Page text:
Fair Trade

A few of us prepared an anti-Trans Pacific Parternship presentation in anticipation of HRC being elected President and having her pivot to supporting the TPP.

We made a presentation at the Unitarian Church on S. Winton on Nov. 15th.

Now that Trump will be President the TPP is morbidly ill at the moment, but perhaps not yet dead.

One question asked at our presentation was, “Since you are opposed to the TPP, what are you in favor of?” We said “fair trade” but did not have a clear presentation of what that would mean.

This article from Colorado gives a better idea of what “fair trade” means. Here is a quote from the article.

Thankfully, our potentially brief hiatus from the TPP provides an opportunity to consider “fair trade” that respects national sovereignty and the democratic process, enables domestic job creation, enforces strong environmental and labor standards, protects public health, promotes affordable medicine and preserves local self-determination.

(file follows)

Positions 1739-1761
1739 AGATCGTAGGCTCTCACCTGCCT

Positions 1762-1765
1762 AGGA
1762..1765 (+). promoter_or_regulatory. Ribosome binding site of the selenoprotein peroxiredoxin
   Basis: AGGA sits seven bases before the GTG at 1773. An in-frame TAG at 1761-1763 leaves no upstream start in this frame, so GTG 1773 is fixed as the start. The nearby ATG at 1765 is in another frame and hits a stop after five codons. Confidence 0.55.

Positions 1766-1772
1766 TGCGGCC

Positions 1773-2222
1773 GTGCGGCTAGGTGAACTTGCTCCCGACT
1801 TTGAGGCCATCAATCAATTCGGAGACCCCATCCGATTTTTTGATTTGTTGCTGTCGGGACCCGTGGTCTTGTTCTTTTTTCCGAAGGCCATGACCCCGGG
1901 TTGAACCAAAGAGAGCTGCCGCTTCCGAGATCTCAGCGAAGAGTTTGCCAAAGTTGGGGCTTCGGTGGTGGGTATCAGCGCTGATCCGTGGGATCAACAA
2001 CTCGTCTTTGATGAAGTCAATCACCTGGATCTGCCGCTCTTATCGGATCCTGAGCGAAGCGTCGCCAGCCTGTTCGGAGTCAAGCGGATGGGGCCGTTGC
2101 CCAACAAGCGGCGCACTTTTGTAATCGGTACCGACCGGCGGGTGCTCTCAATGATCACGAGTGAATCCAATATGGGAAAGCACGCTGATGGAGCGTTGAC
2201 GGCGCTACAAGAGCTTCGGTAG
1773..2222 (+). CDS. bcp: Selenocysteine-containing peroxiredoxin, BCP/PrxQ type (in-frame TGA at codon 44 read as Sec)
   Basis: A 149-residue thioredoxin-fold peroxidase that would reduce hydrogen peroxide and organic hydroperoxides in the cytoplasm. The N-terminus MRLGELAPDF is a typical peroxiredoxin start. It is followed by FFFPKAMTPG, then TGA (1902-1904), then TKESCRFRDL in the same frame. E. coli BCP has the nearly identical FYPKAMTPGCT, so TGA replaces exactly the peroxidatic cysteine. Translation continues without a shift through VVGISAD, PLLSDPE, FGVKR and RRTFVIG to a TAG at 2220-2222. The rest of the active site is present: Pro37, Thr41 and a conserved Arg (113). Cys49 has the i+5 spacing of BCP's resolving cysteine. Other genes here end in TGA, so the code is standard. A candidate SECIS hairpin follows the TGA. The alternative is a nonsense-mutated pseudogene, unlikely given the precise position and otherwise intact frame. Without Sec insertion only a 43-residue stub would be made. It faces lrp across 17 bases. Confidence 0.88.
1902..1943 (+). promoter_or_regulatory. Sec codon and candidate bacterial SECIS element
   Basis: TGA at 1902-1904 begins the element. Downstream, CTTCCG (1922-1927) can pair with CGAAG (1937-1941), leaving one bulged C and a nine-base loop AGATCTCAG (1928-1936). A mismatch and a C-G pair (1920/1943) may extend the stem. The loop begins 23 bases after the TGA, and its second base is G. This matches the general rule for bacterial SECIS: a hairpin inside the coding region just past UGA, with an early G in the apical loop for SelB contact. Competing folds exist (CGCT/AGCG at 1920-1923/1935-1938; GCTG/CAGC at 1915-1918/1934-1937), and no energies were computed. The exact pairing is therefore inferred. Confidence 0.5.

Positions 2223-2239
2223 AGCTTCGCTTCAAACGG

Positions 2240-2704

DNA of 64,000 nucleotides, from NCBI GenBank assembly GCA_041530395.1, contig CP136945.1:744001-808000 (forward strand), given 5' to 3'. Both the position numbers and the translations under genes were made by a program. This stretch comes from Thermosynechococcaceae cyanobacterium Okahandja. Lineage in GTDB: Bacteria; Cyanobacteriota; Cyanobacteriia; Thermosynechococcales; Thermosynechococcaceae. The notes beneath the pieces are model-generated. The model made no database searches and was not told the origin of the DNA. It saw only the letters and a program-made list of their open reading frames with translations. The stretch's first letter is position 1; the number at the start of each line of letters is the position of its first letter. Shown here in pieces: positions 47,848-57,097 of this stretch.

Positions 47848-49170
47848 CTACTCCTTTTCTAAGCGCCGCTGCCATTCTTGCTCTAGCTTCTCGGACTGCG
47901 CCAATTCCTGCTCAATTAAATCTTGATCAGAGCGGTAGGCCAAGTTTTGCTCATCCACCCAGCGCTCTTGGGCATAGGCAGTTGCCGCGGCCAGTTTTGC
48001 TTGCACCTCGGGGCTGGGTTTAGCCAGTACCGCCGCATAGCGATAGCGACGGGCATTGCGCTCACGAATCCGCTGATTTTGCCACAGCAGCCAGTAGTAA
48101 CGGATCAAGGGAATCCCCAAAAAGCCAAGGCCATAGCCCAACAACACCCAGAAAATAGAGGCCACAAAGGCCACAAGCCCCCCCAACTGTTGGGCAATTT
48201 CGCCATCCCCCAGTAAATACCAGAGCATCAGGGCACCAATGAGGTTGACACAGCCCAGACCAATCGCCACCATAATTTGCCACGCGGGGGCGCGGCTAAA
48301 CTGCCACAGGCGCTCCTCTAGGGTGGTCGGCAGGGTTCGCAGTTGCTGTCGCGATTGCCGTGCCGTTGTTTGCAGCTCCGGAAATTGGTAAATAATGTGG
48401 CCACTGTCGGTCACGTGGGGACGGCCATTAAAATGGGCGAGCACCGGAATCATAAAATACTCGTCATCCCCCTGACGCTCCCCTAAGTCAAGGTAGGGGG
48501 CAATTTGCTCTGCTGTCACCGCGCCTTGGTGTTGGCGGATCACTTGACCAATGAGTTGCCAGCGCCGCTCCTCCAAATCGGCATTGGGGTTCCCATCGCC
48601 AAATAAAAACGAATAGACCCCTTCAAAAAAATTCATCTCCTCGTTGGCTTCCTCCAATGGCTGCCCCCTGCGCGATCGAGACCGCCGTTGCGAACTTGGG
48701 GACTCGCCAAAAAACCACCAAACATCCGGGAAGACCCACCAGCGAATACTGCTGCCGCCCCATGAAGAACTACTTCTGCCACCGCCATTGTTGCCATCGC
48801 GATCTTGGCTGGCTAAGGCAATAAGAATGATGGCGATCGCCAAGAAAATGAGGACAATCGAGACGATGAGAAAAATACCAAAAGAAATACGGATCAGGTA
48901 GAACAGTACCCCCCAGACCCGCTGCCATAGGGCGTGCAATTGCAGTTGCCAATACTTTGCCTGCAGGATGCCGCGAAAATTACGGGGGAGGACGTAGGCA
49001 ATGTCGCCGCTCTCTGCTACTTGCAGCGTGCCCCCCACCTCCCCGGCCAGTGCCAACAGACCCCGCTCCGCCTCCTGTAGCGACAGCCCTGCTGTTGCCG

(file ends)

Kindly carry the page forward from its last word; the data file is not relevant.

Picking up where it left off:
Fair trade means Congress exercises its constitutional mandate to oversee and approve trade agreements with full transparency and meaningful public input; in other words, no secret negotiations and no “fast track.” Fair trade means corporations will not be able to sue countries for unlimited “compensation.” Fair trade holds participating countries to internationally accepted standards for currency regulation, human rights, labor rights, consumer product and food safety, and environmental protection before any trade benefits can flow from an agreement. Fair trade certainly would promote climate health rather than hinder it. Fair trade is not used to protect long term monopoly profits in medicine. Fair trade harnesses the power of comparative advantage to benefit and raise everyone’s quality of life, not just that of the 1 percent.

Ken Bonetti: Time for Polis to pivot to ‘fair trade’ – Boulder Daily Camera

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